Conflict of interest: the Agency says more

by Lindsay Shelton
The pre-Christmas letter to Mayor Wade-Brown was not the only time that the NZ Transport Agency has gone public about its chair’s conflict of interest. On the same day that the letter was written, the Agency updated its website with similar but differently-worded information.

The update, on the board section of the website, is a message from deputy chair Patsy Reddy. Her message says that Transport Agency chair Chris Moller is also chair of NZ Cricket Inc and a member of the Board of the Wellington Regional Stadium Trust. She goes on:

In respect of NZTA decisions that affect the Basin Reserve, from the time of his appointment Mr Moller declared that he had an interest because of these roles. To ensure there is no perception of conflict of interest, Mr Moller always declares his interests and these are documented. Mr Moller takes no part in any Board or Committee deliberations regarding the inner city improvements affecting the Basin Reserve, and the role of Chairing the Board is taken by me or another member.

The unstated reason for this message is the widely-reported demand from the Basin Reserve Trust for the Agency to give it a new grandstand for cricket tests, in return for it supporting the flyover. Ms Reddy’s words however are different from the situation described by the Agency’s chief executive on the same day. In his letter to the mayor, he seems to acknowledge the existence of a perception of conflict of interest:

“As you are aware, board chairman Chris Moller has a conflict of interest with respect to the Basin Reserve. Chris will not be present for any discussions relating to this matter, and Patsy Reddy, NZTA deputy chair, will take his place.”

The flurry of revelations (first revealed by Wellington.Scoop on December 13) is enough to send researchers back into the minutes of NZTA board meetings, all published on its website.

The minutes of the 12 June meeting seem to be relevant. They show that the Board adopted a resolution (“Resolution 10″) moved by Alick Shaw stating that the Option A flyover with westbound traffic was the preferred option for the Basin Reserve, that it would pass approximately 20 metres north of the Basin gates, would be 380 metres long, 12 metres high, and a maximum of eight metres above the ground.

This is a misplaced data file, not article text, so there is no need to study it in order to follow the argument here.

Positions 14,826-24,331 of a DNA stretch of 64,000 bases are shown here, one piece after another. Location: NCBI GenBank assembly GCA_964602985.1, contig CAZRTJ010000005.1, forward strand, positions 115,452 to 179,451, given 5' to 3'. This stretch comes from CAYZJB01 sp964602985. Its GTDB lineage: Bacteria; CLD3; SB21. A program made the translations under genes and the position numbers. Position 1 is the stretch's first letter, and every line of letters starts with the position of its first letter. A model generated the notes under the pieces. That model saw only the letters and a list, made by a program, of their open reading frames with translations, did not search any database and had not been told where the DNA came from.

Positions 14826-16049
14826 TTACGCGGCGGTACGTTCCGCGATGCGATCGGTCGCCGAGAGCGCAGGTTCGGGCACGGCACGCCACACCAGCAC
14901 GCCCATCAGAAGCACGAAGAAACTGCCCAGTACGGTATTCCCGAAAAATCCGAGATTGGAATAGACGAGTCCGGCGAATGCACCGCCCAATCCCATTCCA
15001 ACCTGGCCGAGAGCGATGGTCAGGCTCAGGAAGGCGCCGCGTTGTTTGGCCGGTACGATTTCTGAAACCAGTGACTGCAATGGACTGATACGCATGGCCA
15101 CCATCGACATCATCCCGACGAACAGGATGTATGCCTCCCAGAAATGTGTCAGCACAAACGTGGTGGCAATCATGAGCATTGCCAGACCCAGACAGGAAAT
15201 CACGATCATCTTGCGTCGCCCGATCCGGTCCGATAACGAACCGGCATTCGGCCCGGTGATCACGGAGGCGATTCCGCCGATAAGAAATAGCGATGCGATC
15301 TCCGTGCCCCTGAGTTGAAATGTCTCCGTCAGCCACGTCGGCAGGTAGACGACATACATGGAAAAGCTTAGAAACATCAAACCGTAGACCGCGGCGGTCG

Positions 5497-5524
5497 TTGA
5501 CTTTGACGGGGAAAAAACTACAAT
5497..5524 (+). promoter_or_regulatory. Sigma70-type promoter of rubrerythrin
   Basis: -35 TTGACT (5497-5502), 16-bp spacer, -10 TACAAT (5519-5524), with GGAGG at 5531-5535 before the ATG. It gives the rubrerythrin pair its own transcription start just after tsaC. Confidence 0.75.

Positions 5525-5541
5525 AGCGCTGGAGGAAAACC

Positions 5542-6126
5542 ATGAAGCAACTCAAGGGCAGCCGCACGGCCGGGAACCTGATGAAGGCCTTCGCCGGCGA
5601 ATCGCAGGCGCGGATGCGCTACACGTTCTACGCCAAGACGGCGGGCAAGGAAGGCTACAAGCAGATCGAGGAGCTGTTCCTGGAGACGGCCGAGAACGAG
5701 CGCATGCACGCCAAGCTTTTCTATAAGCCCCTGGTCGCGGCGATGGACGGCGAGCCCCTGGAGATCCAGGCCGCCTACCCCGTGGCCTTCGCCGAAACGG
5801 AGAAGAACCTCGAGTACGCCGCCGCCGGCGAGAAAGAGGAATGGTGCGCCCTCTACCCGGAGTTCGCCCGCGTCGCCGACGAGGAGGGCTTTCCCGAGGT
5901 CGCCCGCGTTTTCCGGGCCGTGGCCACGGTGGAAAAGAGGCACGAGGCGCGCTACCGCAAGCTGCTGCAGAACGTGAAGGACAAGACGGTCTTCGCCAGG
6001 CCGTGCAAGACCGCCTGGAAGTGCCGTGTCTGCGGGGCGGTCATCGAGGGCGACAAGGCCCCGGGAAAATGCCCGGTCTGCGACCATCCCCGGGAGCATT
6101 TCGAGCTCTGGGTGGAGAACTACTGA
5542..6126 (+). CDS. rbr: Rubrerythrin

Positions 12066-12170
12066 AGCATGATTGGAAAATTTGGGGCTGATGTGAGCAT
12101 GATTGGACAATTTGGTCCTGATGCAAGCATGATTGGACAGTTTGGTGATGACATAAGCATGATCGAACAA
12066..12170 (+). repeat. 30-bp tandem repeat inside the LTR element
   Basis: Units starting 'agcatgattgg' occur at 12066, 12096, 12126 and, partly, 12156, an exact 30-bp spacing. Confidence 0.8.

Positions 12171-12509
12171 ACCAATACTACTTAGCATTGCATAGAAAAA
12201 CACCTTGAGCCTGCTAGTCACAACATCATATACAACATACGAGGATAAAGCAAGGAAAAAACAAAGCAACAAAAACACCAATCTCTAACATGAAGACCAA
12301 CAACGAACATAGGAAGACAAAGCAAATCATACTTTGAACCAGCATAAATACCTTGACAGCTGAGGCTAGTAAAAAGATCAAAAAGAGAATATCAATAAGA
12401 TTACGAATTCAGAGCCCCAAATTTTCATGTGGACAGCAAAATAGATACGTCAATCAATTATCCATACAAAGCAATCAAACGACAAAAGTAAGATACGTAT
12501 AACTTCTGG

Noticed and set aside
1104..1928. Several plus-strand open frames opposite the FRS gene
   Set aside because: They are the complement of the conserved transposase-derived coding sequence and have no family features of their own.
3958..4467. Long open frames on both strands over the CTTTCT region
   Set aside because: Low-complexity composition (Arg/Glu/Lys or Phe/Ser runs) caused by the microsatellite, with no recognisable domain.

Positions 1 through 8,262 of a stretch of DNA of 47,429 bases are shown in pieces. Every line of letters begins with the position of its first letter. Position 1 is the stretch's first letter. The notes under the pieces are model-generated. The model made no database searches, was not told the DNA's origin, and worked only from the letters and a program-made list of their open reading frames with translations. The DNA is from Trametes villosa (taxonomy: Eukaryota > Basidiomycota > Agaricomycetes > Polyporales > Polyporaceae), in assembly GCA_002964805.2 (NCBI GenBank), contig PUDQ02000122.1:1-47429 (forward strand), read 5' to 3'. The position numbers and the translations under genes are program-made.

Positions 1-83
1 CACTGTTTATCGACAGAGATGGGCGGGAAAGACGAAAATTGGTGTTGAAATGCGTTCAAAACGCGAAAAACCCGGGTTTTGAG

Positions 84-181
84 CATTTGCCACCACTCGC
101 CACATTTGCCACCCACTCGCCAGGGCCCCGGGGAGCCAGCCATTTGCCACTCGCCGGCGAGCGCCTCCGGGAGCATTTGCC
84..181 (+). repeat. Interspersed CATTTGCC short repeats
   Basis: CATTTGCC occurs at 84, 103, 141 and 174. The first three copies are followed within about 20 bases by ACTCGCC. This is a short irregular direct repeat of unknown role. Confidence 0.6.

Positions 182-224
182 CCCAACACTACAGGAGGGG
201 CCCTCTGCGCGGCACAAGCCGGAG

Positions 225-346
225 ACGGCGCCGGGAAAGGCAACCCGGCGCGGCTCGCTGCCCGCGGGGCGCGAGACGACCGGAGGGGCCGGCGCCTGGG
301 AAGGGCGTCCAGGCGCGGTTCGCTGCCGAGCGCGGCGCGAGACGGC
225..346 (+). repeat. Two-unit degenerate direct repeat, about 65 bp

But … there’s nothing to indicate that the chair withdrew from the process by which this resolution was approved, except that the minutes state “the schedule of board members interests was noted as tabled.”

At the 26 July meeting, however, when the Board approved $94.2m “for the Wellington inner city improvements” the minutes state that Chris Moller “will not chair or take part in the discussion.”

When you start reading minutes, other issues emerge of course. At neither of the two meetings was there any discussion or decision about the demand from the Basin Reserve Trust. And neither of the minutes mentions anything about consideration of urban design – which is central to Wellingtonians’ growing opposition to the flyover plan.

It’s also salutary to discover that the flyover was approved in June and July, but the Agency didn’t announce it till August 17. This was ten days after the Government over-ruled it and said that Buckle Street traffic would go into into a tunnel under the Memorial Park, a decision which the Board learnt about in July. Surprisingly, there’s no record of any request to revise the flyover design because of the changed plans, though they’ll take traffic into a tunnel rather than keeping it at ground level. Perhaps Board members don’t have to concern themselves with such matters. Or about urban design.

December 26: Transport Agency chair withdraws from Basin discussions

 

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